# A right cylinder is inscribed in a sphere of radius r. How do you find the largest possible volume of such a cylinder?

Nov 9, 2015

$V = \frac{4 \sqrt{3} \pi {r}^{3}}{9}$

#### Explanation:

There are several steps to this optimization problem.

1.) Find the equation for the volume of a cylinder inscribed in a sphere.
2.) Find the derivative of the volume equation.
3.) Set the derivative equal to zero and solve to identify the critical points.
4.) Plug the critical points into the volume equation to find the maximum volume.

The best place to start is by drawing a diagram. The picture below shows the cylinder inscribed in the sphere. Given the height, $h$, we can find the radius of the cylinder in terms of $r$ using the Pythagorean Theorem. Note that $h$ refers to half of the total height of the cylinder. I chose to use $h$ instead of $\frac{h}{2}$ to simplify things later on.

To find the volume of our cylinder, we need to multiply the area of the top by the total height of the cylinder. In other words;

$V = \pi \left(\text{radius of cylinder")^2 ("height of cylinder}\right)$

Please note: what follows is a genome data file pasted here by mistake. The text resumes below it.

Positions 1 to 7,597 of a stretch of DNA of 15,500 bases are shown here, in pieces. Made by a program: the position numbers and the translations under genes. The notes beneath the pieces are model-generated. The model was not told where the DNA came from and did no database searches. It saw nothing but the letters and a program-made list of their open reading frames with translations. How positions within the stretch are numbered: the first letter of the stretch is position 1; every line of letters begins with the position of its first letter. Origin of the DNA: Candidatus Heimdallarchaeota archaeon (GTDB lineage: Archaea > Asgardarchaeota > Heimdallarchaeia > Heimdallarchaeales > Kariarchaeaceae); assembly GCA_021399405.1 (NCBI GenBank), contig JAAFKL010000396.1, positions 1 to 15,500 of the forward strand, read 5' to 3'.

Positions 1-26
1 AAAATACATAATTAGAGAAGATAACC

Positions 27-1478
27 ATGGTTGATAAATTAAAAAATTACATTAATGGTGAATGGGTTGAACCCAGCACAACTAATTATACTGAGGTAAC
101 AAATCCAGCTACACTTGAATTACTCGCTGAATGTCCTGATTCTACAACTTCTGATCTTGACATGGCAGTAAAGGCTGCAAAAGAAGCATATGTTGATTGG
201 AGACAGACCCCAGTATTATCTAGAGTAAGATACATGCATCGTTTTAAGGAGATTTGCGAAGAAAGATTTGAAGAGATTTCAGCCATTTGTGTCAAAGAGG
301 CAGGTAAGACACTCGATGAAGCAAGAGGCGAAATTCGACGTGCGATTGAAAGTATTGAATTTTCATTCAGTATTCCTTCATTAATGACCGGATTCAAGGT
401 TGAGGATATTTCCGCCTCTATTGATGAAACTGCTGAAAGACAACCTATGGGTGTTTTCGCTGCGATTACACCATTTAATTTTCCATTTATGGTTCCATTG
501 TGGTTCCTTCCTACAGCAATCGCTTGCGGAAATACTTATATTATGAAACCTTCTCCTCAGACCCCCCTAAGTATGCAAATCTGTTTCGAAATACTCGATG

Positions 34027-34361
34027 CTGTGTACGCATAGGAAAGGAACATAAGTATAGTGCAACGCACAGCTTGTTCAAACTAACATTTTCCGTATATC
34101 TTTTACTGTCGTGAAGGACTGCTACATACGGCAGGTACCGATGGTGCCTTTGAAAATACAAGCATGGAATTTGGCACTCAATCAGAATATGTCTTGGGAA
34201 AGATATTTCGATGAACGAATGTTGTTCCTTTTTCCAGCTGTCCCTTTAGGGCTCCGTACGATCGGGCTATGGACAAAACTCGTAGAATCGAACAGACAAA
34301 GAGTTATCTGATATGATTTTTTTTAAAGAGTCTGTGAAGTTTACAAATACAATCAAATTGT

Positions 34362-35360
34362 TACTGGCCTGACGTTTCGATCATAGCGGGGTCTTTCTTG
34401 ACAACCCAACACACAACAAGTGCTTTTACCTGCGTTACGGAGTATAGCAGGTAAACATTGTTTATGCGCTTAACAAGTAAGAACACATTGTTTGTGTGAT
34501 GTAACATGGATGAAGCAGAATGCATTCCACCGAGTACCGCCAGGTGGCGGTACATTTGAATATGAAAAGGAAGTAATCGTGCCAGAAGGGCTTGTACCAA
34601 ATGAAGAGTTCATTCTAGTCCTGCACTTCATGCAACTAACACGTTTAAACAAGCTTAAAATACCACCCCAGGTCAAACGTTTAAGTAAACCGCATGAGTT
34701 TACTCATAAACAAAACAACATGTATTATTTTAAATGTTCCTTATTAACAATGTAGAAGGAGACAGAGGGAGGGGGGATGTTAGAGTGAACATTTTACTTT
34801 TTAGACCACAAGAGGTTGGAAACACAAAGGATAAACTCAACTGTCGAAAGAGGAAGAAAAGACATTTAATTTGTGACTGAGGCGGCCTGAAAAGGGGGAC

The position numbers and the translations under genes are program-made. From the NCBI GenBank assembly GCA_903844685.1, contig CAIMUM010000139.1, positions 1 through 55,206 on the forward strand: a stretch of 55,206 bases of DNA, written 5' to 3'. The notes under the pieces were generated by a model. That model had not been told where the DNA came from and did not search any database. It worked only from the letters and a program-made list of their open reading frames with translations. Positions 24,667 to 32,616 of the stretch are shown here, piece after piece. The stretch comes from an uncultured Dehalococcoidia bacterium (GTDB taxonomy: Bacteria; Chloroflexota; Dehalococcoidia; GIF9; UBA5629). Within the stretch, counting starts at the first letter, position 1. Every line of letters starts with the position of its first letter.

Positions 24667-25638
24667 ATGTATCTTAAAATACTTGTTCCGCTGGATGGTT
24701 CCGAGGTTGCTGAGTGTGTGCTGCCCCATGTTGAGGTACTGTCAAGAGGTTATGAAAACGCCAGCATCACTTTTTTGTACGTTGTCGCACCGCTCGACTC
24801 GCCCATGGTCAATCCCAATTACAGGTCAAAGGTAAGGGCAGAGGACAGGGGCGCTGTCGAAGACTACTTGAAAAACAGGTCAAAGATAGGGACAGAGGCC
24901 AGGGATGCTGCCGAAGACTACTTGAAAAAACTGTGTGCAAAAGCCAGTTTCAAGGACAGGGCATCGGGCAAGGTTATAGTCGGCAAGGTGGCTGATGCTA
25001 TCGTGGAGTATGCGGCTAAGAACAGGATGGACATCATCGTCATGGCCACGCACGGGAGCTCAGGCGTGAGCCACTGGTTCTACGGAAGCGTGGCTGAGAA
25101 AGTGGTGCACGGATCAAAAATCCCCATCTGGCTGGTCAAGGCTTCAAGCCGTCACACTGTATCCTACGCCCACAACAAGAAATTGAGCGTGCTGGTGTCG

$V = \pi {\left(\sqrt{{r}^{2} - {h}^{2}}\right)}^{2} \left(2 h\right)$

$V = 2 \pi h \left({r}^{2} - {h}^{2}\right)$

This is our volume function. Next we take the derivative of the volume function and set it equal to zero. If we move the $h$ inside the parenthesis, we only need to use the power rule to get the derivative.

$V = 2 \pi \left({r}^{2} h - {h}^{3}\right)$

$\frac{d}{\mathrm{dx}} V \left(h\right) = 2 \pi \left({r}^{2} - 3 {h}^{2}\right) = 0$

The $2 \pi$ divides out and we are left with;

${r}^{2} - 3 {h}^{2} = 0$

After some rearranging;

${h}^{2} = {r}^{2} / 3$

Take the square root of both sides.

$h = \frac{r}{\sqrt{3}}$

This is our optimized height. To find the optimized volume, we need to plug this into the volume function.

$V = 2 \pi h \left({r}^{2} - {h}^{2}\right) = 2 \pi \left(\frac{r}{\sqrt{3}}\right) \left({r}^{2} - {\left(\frac{r}{\sqrt{3}}\right)}^{2}\right)$

Simplify.

$V = \frac{2 \pi r}{\sqrt{3}} \left({r}^{2} - {r}^{2} / 3\right)$

$V = \frac{2 \pi r}{\sqrt{3}} \left(\frac{3 {r}^{2} - {r}^{2}}{3}\right)$

$V = \frac{2 \pi r}{\sqrt{3}} \left(\frac{2 {r}^{2}}{3}\right)$

$V = \frac{4 \pi {r}^{3}}{3 \sqrt{3}}$

$V = \frac{4 \sqrt{3} \pi {r}^{3}}{9}$

This is the optimized volume for the cylinder. Its a good check to notice that $V$ is in terms of ${r}^{3}$ since volume should have cubic units. In other words, if our radius was given in term of meters, our volume units would be ${\text{m}}^{3}$